We then had an extended conversation on the national crisis and the impact on the economy. “It is not only tourism that has suffered but the entire economy. We need to get back to normal life and I think the security forces are doing well in helping the police to restore normalcy,” he said.

Indeed the entire economy has taken a hit. Furthermore, this was on top of subdued consumer sentiment. In fact, all the banks are reflecting moderate returns in their first quarter results.

“Highly volatile economic and political conditions prevailing in the country affected many key economic sectors since 2018. This trend continued in 2019 as well, undermining the financial performance of many businesses,” said one bank in reporting its first quarter 2019 performance. Sri Lanka’s economy has been affected by slow growth in 2018, exacerbated by the political crisis in November/December 2018.

In terms of tourism, arrivals fell in April by 7.5 per cent to 166,975, with the UK – for the first time in several years – ousting India as the largest source market. India, Sri Lanka’s biggest tourism source, recorded a 21.5 per cent drop in arrivals. The drop was largely due to a proliferation of travel warnings by countries to avoid Sri Lanka after the April 21 Easter Sunday attacks, an issue that Sri Lankan authorities are desperately trying to rectify.

As Mr. X argues, however, the answer lies in how Sri Lanka will tackle these issues taking an overall view instead of being tourism-specific since it is only if peace is restored and Sri Lankans can heave a sigh of relief, that normalcy can return to all economic sectors. People need to return to the streets, children should be able to go to school without their parents worrying about their safety, businesses belonging to all communities need to get back to a secure environment, people need to return to the parks, go to restaurants and patronise hotels. That is what most law-abiding citizens are hoping our leaders will be able to deliver in a sensible way.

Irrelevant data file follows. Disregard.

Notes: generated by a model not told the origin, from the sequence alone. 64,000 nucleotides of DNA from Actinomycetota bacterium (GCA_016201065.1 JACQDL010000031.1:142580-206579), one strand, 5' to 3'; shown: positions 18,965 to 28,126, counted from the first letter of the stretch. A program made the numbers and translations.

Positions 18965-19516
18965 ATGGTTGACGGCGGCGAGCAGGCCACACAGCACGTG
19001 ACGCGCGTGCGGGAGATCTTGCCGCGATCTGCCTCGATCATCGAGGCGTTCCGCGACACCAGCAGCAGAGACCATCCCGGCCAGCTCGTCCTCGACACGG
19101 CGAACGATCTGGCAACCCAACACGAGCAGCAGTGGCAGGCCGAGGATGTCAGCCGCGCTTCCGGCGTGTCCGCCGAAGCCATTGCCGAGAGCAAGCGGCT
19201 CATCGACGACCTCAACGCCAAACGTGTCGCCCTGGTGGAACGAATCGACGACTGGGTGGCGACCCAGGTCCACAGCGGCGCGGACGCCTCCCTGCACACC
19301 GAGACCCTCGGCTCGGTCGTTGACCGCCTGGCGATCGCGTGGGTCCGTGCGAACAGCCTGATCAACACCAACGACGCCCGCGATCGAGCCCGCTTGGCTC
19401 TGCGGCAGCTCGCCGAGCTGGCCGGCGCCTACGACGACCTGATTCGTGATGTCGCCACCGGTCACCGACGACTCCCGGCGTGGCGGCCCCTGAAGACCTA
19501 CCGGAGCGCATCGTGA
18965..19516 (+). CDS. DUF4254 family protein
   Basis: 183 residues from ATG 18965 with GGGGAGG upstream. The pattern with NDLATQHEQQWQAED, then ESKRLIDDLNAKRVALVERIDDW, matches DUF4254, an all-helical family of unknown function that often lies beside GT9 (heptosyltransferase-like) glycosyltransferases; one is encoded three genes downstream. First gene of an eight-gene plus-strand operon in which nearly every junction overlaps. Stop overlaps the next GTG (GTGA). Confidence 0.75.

Communal disturbances now happening more frequently (last year near Kandy; this year in the North Western Province) are not good for business and many chambers have expressed concern not only in the context of the impact on business activity and sentiment but also on the nation as a whole. The silver lining is that Sri Lanka has shown to be resilient and recovery can be swift as proved in the past, particularly during the 30-year conflict.

One of the negatives, however, is that Sri Lanka’s political leaders are more interested in their own well-being and often don’t rise as statesmen to deal with a country when it is on fire.

What this country needs is a kind-of council of elders – made up of those from civil society, religious groups and respected professionals – as an advisory body to any government, to douse the flames of hatred, bitterness and discrimination. Business, it must be remembered, can only thrive in an environment of peace and dignity to all citizens. Jobs and more jobs can be created only if there is dignity and wealth creation particularly for the middle class can happen only if there is peace and stability.

As I press the button on the computer to send off the latest column to the Business Times, Kussi Amma Sera walks in with my long-delayed morning brew – a cup of tea. “Karadara wedi, neda Mahattaya… karadara wedi neda (Too many problems, Sir),” she says, shaking her head in disgust. “Ehe-mei..…ehe-mei (Yes, yes),” I say in agreement.